|Image: The Wedding Co|
Words. How to find them at times like this? To adequately convey the depth of our emotion at the utter ghastliness of what has just happened in Japan?
This is in Australia's neck of the woods. Our region has borne so much in recent weeks - devastating floods and a terrifying cyclone in Queensland, calamitous earthquakes in Christchurch and now all this in Japan.
The statistics roll in, readily and constantly updated. According to this recent Sydney Morning Herald online article:
* The official death toll from the massive earthquake and subsequent tsunami has reached 801 people with 1,437 people injured.
* The death toll could rise to 10,000. That's people we're talking about. That's more than 3 times the number of people killed on 11 September 2001.
* About another 10,000 people have been reported missing in a single town. That's but one of many such towns.
* The country's worst nuclear accident in at least 33 years occurred at a plant near Tokyo when its cooling systems failed. That's Tokyo, a city of 13 million inhabitants. We can only hope and pray that the resultant radiation exposure can be contained as quickly as possible.
* At least 350,000 people are currently staying at evacuation centres. That's about the entire population of Canberra. Makes you think, doesn't it?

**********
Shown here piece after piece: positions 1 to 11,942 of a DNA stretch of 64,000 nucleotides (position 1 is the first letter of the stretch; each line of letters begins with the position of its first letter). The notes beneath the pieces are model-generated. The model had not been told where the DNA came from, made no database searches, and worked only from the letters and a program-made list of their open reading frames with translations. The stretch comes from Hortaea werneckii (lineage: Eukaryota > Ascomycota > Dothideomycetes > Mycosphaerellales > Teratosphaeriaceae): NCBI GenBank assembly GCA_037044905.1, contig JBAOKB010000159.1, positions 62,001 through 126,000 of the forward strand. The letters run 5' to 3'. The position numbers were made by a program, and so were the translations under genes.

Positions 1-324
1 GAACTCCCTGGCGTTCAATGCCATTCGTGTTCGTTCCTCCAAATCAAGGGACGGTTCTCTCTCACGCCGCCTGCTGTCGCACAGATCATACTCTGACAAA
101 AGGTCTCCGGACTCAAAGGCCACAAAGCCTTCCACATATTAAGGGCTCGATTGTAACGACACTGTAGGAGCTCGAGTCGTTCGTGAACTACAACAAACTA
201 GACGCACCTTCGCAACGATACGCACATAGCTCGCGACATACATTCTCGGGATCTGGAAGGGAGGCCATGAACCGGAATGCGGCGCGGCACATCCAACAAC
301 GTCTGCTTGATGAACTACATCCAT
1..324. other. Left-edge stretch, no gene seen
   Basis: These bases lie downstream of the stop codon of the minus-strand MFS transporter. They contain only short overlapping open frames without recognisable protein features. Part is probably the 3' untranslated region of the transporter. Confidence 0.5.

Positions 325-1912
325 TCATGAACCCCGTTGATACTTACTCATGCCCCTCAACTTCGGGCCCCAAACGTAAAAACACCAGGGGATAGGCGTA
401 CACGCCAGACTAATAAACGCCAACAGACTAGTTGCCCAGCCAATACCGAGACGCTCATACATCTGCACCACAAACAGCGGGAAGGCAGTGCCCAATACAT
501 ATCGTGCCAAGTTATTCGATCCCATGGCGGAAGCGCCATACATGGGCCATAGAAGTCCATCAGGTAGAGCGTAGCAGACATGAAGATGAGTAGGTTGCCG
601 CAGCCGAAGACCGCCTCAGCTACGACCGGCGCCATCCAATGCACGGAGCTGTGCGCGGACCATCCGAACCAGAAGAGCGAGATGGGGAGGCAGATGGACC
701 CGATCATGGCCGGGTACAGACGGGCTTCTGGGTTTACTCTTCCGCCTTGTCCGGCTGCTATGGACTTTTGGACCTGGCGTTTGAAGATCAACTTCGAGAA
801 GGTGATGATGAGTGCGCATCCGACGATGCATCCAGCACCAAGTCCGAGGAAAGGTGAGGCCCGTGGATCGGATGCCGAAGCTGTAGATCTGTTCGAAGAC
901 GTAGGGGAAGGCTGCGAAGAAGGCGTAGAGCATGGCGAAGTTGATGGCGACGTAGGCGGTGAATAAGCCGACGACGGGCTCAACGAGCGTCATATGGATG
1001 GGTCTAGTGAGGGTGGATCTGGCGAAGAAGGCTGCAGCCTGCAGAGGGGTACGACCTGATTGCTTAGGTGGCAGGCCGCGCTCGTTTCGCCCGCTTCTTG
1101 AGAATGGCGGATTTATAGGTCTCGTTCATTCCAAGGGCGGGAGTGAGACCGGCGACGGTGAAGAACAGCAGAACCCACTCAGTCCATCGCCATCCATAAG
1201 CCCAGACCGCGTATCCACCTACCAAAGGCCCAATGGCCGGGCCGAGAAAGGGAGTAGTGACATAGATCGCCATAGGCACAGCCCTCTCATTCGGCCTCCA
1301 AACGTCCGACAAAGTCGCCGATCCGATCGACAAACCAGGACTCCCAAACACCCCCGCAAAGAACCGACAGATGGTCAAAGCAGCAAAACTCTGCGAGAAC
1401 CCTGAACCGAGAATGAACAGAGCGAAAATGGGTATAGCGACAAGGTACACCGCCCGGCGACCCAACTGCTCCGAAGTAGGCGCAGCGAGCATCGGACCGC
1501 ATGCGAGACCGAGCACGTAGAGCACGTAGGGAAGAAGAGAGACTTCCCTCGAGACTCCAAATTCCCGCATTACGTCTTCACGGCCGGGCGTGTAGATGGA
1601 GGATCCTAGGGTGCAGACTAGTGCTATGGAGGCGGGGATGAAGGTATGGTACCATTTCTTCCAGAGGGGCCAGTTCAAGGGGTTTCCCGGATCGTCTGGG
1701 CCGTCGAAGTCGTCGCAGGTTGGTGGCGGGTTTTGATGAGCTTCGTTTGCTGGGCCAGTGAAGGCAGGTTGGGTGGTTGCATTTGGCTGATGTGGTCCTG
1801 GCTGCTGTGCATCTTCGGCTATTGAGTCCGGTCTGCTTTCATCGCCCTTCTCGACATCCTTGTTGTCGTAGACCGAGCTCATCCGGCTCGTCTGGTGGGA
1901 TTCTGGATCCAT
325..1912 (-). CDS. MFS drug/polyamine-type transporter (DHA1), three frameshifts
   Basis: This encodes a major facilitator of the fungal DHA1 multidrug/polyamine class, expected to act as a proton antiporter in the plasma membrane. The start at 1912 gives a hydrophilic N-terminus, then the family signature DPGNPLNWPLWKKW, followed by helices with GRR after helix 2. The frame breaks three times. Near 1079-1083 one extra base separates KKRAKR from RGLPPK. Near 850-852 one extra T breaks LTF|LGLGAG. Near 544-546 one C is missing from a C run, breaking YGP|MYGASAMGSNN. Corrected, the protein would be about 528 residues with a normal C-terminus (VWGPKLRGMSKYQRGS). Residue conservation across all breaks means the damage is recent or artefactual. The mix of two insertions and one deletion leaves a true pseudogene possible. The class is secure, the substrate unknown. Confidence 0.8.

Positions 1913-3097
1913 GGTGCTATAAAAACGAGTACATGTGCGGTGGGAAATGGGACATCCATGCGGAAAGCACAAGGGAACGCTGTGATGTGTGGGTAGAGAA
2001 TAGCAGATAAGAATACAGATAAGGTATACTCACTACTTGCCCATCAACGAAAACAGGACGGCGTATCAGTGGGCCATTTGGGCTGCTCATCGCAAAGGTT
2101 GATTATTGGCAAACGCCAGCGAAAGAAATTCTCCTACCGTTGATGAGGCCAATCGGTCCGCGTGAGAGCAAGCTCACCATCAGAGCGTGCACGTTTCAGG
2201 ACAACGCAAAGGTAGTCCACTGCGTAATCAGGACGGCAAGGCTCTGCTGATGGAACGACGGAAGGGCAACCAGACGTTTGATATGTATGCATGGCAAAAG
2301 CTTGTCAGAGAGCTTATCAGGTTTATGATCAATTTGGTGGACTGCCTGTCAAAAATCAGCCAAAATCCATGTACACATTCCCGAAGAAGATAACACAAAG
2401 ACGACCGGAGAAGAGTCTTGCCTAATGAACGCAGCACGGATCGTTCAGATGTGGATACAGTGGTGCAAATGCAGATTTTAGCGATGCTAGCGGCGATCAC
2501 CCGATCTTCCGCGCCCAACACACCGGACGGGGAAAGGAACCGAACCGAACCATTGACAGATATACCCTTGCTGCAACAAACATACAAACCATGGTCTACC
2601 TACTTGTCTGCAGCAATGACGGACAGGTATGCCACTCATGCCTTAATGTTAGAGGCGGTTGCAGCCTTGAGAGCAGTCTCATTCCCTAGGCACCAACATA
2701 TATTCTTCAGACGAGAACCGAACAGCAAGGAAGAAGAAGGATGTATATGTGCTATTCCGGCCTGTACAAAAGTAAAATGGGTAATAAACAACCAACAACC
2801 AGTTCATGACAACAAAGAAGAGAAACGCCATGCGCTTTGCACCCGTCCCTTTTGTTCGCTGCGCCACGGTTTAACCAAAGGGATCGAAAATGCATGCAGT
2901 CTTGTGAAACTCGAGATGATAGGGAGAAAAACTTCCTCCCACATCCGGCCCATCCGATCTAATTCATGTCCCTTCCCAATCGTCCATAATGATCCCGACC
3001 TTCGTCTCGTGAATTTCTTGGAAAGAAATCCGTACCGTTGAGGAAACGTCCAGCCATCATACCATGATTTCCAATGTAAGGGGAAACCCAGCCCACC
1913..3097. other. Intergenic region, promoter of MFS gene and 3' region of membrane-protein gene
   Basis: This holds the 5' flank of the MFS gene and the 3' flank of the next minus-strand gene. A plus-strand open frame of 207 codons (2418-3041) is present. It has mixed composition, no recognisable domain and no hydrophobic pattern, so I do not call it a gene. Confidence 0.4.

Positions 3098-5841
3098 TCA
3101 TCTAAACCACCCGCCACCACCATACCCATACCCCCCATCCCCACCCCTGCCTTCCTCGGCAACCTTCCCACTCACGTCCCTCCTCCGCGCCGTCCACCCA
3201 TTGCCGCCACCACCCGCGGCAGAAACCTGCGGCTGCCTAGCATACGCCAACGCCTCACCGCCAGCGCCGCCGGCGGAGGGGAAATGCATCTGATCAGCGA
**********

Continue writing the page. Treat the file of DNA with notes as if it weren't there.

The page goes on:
* There have been hundreds of aftershocks since the earthquake. As if those poor souls don't have enough to contend with now.
* The ensuing 7 metre high tsunami that engulfed towns on the northern coast reached as far as 20 kilometres inland. I can't even imagine such a volume of water.
Words. Statistics. The only image of hope which springs to my mind is this glorious chandelier of paper cranes which reminds me of the heartbreaking but inspirational story of Sadako and the Thousand Paper Cranes. Maybe some of you remember this story from your childhood. You can read more about it here.
I think tomorrow on Planet Baby we might try making some origami paper cranes with the pixies in memory of those poor souls who have recently died in Japan. Maybe you'd like to do the same with your children.